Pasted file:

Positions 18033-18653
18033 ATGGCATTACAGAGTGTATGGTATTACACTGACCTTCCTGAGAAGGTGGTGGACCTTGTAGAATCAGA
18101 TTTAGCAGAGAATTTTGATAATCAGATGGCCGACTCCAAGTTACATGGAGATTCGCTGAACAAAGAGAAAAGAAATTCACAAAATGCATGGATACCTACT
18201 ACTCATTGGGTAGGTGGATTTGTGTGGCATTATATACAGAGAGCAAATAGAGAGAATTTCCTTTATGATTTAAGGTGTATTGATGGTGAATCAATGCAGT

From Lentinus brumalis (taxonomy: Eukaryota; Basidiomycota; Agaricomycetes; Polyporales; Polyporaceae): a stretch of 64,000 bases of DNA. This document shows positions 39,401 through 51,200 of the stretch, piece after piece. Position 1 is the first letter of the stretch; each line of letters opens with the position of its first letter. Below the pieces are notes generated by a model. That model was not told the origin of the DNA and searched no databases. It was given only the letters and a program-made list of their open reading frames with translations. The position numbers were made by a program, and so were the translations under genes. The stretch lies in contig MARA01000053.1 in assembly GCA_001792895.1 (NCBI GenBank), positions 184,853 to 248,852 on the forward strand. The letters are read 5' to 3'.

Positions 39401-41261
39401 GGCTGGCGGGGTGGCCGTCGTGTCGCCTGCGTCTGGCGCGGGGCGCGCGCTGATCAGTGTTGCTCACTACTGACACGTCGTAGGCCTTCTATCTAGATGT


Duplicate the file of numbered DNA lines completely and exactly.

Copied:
Positions 18033-18653
18033 ATGGCATTACAGAGTGTATGGTATTACACTGACCTTCCTGAGAAGGTGGTGGACCTTGTAGAATCAGA
18101 TTTAGCAGAGAATTTTGATAATCAGATGGCCGACTCCAAGTTACATGGAGATTCGCTGAACAAAGAGAAAAGAAATTCACAAAATGCATGGATACCTACT
18201 ACTCATTGGGTAGGTGGATTTGTGTGGCATTATATACAGAGAGCAAATAGAGAGAATTTCCTTTATGATTTAAGGTGTATTGATGGTGAATCAATGCAGT

From Lentinus brumalis (taxonomy: Eukaryota; Basidiomycota; Agaricomycetes; Polyporales; Polyporaceae): a stretch of 64,000 bases of DNA. This document shows positions 39,401 through 51,200 of the stretch, piece after piece. Position 1 is the first letter of the stretch; each line of letters opens with the position of its first letter. Below the pieces are notes generated by a model. That model was not told the origin of the DNA and searched no databases. It was given only the letters and a program-made list of their open reading frames with translations. The position numbers were made by a program, and so were the translations under genes. The stretch lies in contig MARA01000053.1 in assembly GCA_001792895.1 (NCBI GenBank), positions 184,853 to 248,852 on the forward strand. The letters are read 5' to 3'.

Positions 39401-41261
39401 GGCTGGCGGGGTGGCCGTCGTGTCGCCTGCGTCTGGCGCGGGGCGCGCGCTGATCAGTGTTGCTCACTACTGACACGTCGTAGGCCTTCTATCTAGATGT